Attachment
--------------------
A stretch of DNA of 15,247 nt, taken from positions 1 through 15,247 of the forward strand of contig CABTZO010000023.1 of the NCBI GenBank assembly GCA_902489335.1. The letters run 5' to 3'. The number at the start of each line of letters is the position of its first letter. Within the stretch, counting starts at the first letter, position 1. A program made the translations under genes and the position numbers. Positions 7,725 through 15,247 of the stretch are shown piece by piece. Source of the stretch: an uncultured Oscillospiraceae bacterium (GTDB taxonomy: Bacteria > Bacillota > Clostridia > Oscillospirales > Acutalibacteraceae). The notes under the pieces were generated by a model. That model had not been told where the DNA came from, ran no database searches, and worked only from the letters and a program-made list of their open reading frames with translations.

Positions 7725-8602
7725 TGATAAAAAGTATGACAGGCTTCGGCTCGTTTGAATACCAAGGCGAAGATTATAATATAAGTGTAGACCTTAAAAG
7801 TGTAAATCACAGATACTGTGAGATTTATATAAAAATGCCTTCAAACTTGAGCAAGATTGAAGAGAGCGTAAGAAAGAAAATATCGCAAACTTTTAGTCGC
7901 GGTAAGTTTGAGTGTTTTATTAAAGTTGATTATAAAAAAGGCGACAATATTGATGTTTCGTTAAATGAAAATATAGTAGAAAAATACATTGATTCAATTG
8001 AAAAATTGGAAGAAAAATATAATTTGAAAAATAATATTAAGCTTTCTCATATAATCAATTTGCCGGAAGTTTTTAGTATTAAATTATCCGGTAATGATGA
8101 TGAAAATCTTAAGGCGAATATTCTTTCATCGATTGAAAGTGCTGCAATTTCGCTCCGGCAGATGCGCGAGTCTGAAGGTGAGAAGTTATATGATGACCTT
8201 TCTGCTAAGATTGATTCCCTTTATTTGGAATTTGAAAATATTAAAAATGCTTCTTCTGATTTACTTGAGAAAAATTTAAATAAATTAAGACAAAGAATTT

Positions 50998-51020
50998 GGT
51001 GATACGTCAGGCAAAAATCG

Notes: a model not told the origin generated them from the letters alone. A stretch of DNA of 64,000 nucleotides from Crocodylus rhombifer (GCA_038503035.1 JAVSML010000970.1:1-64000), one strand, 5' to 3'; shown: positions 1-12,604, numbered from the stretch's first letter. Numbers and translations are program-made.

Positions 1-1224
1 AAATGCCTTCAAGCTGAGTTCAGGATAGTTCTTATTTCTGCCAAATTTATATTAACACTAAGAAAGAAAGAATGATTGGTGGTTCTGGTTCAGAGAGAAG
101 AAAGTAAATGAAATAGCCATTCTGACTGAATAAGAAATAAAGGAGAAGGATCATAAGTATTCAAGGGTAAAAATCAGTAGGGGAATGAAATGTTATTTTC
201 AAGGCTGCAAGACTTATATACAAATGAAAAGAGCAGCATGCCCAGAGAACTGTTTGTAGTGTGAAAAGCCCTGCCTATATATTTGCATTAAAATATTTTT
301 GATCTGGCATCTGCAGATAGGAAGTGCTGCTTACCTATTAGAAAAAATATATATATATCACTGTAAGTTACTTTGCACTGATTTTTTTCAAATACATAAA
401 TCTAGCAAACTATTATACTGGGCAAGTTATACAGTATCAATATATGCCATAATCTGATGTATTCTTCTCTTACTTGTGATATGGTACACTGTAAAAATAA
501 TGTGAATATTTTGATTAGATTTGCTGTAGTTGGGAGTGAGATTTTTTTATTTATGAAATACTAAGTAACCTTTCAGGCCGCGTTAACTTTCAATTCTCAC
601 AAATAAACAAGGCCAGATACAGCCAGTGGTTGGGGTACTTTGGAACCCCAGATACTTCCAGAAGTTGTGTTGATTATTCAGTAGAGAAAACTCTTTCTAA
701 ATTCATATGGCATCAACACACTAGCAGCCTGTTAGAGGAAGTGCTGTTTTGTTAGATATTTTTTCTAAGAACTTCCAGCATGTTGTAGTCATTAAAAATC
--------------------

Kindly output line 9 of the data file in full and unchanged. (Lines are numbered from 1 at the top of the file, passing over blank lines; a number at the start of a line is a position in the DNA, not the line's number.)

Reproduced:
Positions 50998-51020